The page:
Fast Maximal Quasi-clique Enumeration: A Pruning and Branching Co-Design Approach

Kaiqiang Yu, Cheng Long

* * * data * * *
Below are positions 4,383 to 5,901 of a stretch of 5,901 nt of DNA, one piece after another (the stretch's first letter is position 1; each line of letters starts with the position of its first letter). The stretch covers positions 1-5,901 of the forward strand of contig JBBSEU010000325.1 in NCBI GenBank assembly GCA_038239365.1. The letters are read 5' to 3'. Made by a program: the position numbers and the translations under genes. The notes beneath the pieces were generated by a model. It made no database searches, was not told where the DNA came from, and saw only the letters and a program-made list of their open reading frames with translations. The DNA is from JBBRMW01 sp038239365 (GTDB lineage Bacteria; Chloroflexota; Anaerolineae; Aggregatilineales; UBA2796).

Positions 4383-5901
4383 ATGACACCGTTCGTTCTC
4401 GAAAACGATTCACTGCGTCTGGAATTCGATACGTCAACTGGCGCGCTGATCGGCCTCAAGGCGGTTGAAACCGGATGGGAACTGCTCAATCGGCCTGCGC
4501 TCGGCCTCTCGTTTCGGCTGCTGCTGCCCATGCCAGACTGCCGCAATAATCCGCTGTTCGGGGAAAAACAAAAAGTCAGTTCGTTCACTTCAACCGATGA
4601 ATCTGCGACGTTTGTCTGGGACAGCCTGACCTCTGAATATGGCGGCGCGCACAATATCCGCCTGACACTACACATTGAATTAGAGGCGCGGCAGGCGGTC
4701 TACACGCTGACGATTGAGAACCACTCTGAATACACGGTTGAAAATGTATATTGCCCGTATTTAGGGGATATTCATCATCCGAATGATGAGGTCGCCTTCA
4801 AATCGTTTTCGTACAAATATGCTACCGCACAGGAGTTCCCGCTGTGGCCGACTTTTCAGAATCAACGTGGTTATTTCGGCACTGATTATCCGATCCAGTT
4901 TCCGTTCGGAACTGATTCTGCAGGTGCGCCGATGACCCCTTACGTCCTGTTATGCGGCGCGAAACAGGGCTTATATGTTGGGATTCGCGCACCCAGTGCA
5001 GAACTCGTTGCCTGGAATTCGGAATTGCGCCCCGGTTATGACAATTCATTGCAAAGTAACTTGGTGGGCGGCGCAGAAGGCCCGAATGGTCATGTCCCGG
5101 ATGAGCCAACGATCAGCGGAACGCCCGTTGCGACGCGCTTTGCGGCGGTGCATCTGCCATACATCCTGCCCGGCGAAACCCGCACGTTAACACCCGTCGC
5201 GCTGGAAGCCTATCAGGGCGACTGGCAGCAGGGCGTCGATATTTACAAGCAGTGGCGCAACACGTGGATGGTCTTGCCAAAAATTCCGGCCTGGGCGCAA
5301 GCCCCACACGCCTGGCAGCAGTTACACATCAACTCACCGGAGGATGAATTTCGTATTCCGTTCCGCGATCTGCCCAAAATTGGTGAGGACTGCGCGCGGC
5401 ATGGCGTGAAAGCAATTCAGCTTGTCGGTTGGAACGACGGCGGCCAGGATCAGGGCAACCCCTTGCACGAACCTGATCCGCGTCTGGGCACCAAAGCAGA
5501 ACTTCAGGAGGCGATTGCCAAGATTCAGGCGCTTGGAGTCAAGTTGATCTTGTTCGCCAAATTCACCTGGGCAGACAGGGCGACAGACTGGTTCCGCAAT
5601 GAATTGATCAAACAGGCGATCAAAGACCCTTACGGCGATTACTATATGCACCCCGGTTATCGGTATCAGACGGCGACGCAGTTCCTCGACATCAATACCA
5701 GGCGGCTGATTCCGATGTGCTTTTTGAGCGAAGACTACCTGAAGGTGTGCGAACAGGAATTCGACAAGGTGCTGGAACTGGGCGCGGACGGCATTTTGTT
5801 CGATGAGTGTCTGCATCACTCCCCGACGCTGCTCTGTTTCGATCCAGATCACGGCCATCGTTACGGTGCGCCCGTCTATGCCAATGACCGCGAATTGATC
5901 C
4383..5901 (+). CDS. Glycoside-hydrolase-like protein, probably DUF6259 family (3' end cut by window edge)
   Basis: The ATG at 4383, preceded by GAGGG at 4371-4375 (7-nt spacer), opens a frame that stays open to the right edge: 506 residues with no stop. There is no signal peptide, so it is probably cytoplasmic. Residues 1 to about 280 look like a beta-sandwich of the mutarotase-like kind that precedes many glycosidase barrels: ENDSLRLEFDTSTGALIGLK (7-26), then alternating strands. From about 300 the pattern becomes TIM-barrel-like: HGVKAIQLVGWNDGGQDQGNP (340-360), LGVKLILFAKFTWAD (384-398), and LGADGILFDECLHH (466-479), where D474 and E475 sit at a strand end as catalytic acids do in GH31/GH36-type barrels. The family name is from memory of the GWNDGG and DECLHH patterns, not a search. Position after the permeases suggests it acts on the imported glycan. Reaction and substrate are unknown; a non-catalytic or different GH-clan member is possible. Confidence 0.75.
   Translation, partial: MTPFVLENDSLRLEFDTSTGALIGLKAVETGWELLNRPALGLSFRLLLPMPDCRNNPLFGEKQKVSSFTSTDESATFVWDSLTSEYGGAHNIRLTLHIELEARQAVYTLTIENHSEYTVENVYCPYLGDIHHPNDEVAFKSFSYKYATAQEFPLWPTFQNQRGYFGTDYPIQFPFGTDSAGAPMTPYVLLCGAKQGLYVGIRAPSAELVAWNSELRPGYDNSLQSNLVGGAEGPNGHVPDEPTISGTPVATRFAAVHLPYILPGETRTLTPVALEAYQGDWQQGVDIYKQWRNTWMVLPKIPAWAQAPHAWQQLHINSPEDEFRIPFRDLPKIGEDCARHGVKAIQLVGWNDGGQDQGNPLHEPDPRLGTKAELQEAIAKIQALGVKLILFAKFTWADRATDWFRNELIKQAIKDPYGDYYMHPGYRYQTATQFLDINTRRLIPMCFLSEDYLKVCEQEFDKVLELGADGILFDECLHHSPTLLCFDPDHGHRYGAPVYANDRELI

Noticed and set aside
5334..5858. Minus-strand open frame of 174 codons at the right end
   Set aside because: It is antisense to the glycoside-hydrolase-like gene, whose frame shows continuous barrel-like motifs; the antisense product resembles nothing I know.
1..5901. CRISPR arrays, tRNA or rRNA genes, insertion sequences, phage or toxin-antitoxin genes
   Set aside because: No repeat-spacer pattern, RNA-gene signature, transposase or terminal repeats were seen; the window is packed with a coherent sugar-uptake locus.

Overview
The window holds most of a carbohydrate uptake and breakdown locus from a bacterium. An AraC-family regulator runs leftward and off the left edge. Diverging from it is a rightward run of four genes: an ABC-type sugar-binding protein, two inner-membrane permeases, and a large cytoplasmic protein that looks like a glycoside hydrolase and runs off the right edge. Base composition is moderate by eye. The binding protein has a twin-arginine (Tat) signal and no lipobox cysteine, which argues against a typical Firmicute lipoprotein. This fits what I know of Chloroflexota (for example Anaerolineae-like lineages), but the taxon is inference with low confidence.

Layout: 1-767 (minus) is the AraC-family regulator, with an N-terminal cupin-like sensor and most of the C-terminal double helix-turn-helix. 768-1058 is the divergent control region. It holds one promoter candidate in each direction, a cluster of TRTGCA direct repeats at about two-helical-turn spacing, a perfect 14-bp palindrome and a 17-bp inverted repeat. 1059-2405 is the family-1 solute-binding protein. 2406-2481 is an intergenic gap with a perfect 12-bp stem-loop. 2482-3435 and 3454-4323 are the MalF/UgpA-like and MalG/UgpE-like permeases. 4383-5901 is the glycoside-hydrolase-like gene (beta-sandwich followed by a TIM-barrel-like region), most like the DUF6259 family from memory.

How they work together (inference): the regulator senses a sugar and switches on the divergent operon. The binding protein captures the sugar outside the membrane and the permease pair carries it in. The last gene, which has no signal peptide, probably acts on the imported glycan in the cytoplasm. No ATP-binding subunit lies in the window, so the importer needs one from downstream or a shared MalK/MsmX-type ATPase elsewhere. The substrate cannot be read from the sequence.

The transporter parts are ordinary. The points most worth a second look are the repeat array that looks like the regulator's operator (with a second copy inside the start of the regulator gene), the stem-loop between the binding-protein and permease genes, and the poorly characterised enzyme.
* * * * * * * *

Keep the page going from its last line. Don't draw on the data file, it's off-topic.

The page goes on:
Mining cohesive subgraphs from a graph is a fundamental problem in graph data analysis. One notable cohesive structure is $\gamma$-quasi-clique (QC), where each vertex connects at least a fraction $\gamma$ of the other vertices inside. Enumerating maximal $\gamma$-quasi-cliques (MQCs) of a graph has been widely studied. One common practice of finding all MQCs is to (1) find a set of QCs containing all MQCs and then (2) filter out non-maximal QCs. While quite a few algorithms have been developed (which are branch-and-bound algorithms) for finding a set of QCs that contains all MQCs, all focus on sharpening the pruning techniques and devote little effort to improving the branching part. As a result, they provide no guarantee on pruning branches and all have the worst-case time complexity of $O^*(2^n)$, where $O^*$ suppresses the polynomials and $n$ is the number of vertices in the graph. In this paper, we focus on the problem of finding a set of QCs containing all MQCs but deviate from further sharpening the pruning techniques as existing methods do. We pay attention to both the pruning and branching parts and develop new pruning techniques and branching methods that would suit each other better towards pruning more branches both theoretically and practically. Specifically, we develop a new branch-and-bound algorithm called FastQC based on newly developed pruning techniques and branching methods, which improves the worst-case time complexity to $O^*(\alpha_k^n)$, where $\alpha_k$ is a positive real number strictly smaller than 2. Furthermore, we develop a divide-and-conquer strategy for boosting the performance of FastQC. Finally, we conduct extensive experiments on both real and synthetic datasets, and the results show that our algorithms are up to two orders of magnitude faster than the state-of-the-art on real datasets.

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